From high school Spanish learner to high school Spanish teacher

Matthew Yale’s discovery of career found through love of another language

By Miya Liu

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Our new  Spanish teacher, Señor Matthew Yale, said he instantly connected to Spanish when he learned it in high school. 

“I wanted to be serious about it because learning the language is the real passport,” Yale said.

Because he is able to fully immerse himself in other Hispanic cultures, he has a deep appreciation for the language, he said. 

Yale’s Spanish “passport” has led him on an incredible journey throughout his life.  Yale met his husband, an Ecuadorian native, while he was in Ecuador during his time with the Peace Corps, he said. They fell in love and a couple years later, Yale proposed.

“My feelings for him were that strong,” Yale said. “I wanted to be with this person and share my life.”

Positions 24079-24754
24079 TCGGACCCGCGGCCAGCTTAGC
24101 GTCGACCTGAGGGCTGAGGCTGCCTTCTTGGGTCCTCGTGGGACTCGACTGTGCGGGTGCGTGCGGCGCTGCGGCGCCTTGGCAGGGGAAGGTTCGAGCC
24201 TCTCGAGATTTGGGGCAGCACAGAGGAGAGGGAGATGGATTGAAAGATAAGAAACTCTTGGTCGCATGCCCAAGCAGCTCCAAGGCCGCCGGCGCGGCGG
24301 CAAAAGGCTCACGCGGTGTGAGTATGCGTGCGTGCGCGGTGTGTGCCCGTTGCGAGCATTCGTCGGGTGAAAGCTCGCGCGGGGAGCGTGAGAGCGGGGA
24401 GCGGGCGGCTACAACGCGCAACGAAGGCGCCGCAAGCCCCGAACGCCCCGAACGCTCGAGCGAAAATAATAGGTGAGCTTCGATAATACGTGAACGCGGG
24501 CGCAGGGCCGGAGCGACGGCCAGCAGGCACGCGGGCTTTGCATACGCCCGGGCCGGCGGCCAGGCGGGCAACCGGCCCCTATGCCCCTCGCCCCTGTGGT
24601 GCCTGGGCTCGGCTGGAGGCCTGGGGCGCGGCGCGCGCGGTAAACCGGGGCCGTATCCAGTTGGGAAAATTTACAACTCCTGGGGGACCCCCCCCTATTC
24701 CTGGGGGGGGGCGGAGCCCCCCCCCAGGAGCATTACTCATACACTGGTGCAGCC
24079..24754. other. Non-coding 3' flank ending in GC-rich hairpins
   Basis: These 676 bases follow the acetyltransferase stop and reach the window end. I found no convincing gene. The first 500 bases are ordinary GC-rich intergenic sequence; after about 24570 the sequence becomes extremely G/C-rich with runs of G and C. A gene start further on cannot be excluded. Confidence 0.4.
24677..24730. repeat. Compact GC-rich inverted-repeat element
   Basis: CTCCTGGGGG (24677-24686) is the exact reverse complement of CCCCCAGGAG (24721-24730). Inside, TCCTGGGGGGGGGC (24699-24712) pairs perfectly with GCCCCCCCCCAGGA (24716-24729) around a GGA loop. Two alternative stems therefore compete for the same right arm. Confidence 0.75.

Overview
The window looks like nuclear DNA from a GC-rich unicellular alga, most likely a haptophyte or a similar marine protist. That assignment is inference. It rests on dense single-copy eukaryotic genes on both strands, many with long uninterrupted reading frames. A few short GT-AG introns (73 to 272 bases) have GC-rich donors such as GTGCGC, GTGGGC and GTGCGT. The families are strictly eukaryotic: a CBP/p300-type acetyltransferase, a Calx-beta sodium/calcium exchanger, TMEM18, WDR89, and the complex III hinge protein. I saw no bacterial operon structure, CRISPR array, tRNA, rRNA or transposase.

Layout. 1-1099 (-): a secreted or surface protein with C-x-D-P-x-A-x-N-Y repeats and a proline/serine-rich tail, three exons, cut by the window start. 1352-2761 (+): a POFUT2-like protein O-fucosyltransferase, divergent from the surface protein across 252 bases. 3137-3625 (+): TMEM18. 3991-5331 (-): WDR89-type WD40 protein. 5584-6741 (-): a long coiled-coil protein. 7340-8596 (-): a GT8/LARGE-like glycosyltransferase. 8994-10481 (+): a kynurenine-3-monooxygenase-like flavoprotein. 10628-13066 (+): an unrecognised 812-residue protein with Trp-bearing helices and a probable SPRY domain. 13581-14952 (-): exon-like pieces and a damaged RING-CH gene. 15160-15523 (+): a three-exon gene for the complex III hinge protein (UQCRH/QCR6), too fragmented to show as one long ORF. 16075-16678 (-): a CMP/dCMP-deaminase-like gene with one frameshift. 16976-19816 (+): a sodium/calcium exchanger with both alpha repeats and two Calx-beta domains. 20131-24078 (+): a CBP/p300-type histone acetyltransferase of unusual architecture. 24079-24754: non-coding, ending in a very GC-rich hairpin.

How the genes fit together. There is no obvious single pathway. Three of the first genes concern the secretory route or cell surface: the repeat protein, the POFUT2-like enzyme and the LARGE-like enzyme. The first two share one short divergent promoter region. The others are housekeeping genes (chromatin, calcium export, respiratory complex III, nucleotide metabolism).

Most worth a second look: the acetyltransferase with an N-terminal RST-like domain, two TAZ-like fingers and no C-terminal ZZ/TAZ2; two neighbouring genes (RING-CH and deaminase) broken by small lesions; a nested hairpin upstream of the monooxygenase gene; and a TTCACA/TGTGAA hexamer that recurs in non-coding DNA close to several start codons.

Yale said he now lives in a bilingual home. His other Spanish interactions, such as teaching students, have also changed him. 

“[I realized] the power of my teaching,” Yale said, “because I’m passing on a language and knowledge that is hundreds of years old.”

Although knowledge is power, there are even more benefits to learning another language, he said.

“Studies have shown that the brain transforms and you utilize more of the brain,” Yale said.

In fact, according to Gigi Luk, associate professor at Harvard, bilingualism is an experience that shapes the brain for a lifetime. 

“It’s all the things we would want for our students,” Yale said.

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